She lifted her tee shirt off. The engine was running and fog on the windshield obscured the trees on the hill. Eric placed his hand on her hips and moved them to the zipper. He sensed her pull back a little. Her finger tips gripped his shoulder in a way that felt more like hesitation than excitement. Then she relaxed and stood. She brushed aside his trenchcoat and reached for his zipper.

She seemed to fumble a bit, but she got him out and then straddled again. She leaned on his shoulder and for a moment she slowed down. Lauren was almost resting her head.

“Are you okay?” said Eric.

Her reply was muffled and her voice sounded almost sleepy. Perhaps the alcohol was slowing her down. Then she said something strange.

“Do you think the Sox should've traded Jim Rice?”

Eric didn't know much about baseball. What was going on? She slipped her hands under his shirt and ran her cold fingertips up his chest, mumbling something else about the Red Sox. He tightened a little and and she sensed his hesitation. She pulled back and gave him an angry look.

“Are you sure you want to do this?” she said. “Don't get me started if you don't want to keep going.”

Of course he wanted to do this, but even in his altered mind he had doubts that he should. He thought maybe there was some part of her resisting the experience, something peeking through and shouting “no, no!”

“Yeah.” he said. “You're beautiful. Beautiful and sexy.”

She smiled again. But it was wrong. Eric knew that. She pushed herself against him again and slowed again. This time her breathing slowed down and when Eric saw her eyes, they were shifting back and forth and visible only through narrow slits. He gently pushed her off and positioned her on the passenger seat.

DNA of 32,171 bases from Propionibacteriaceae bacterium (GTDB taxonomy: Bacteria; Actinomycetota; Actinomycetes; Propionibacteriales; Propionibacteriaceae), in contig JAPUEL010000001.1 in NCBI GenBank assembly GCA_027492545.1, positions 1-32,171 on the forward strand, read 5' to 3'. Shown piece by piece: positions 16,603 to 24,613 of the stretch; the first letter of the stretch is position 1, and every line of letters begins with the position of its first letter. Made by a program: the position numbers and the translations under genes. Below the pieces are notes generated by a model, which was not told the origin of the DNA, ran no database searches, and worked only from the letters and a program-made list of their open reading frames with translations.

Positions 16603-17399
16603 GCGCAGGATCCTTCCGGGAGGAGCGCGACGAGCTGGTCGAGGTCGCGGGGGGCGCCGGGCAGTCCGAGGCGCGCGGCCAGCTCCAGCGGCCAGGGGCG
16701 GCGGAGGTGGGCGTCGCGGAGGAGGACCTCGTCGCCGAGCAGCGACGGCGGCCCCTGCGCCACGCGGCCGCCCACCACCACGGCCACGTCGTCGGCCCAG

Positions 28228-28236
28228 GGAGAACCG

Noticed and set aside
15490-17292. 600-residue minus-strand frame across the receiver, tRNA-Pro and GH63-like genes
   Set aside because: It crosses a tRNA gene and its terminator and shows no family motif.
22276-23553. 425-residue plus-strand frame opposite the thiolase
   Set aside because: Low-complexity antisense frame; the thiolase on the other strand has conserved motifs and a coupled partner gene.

“What's happening?” she said. “Just figure out you were gay?” Then a moment later, as if nothing before had happened, she propped herself up and opened her eyes. She looked down at her half naked body. “Eric? Eric?”

“Yeah?” he said as he zipped his pants and started in reverse.

“What's going on? Did we have sex?”

Her entire tone changed. And the smile was gone. In an instant she'd become a different person. Eric was actually a little scared. He didn't know what to say. He pulled into the street and made a swerving path down the middle of it.

“Where do you live?”

“I want to go back to the party.” she said.

He thought maybe he should bring her back. Why not? Then a battery hit him in the head. She'd opened the glove box and was pulling stuff out and screaming and throwing things at him. At last she got to the manual and tossed the whole book. He leaned forward to avoid it, pressing the gas pedal and careening through a red light.

He hit another car. Everything shook. For a moment, there was only silence and the world seemed to hang upside down. Eric saw that there was only one person in that car. A middle aged man stumbled out. He was fine, probably. Just fine.

Eric didn't think. He put the van in reverse and gunned it. He got the hell out of their. Lauren recited her address in a low and simmering voice. She walked to her house from the curb and he watched her go as she swayed.

He saw her around after that. She had a splint on her hand for a bit. Guess she hurt it in the accident. She looked at Eric once and he knew she blamed him. He felt the deepest shame ever, like nothing his father could do to him. He wanted so desperately to yell at her, to tell her it was her fault. But was it? He let it go.

After all, the only reason he'd brought her in the van was because it seemed like a good fit for the way life was going. It made sense for his story. But what did that have to do with her? Deeper than the her blame was his guilt over that. As with math, he somehow felt it better to just swallow that he was a jerk and hope that in some small way that made him less of a jerk.

image courtesy of pixabay